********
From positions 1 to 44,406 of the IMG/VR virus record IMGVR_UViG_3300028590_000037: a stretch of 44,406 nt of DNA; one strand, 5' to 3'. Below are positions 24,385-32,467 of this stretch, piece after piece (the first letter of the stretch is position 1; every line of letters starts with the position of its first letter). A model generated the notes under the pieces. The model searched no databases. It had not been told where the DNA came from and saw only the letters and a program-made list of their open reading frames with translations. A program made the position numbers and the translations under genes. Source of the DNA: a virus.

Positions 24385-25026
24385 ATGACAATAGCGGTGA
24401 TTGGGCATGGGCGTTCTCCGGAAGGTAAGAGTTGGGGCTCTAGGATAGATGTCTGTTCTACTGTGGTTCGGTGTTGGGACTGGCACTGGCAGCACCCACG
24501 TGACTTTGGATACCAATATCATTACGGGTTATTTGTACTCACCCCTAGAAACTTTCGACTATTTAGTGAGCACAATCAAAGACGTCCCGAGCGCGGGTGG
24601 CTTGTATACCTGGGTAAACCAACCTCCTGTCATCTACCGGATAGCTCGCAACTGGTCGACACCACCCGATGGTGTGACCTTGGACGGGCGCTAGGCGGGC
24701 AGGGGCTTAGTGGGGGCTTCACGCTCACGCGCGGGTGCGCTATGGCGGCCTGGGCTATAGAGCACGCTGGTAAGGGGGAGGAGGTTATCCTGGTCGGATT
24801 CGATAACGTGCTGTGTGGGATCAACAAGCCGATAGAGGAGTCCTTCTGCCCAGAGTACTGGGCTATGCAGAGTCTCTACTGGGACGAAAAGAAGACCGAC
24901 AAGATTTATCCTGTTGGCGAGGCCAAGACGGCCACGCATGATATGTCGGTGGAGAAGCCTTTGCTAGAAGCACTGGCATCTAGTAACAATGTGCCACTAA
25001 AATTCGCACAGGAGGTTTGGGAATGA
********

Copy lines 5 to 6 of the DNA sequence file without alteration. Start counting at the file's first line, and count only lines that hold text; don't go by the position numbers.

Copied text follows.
24501 TGACTTTGGATACCAATATCATTACGGGTTATTTGTACTCACCCCTAGAAACTTTCGACTATTTAGTGAGCACAATCAAAGACGTCCCGAGCGCGGGTGG
24601 CTTGTATACCTGGGTAAACCAACCTCCTGTCATCTACCGGATAGCTCGCAACTGGTCGACACCACCCGATGGTGTGACCTTGGACGGGCGCTAGGCGGGC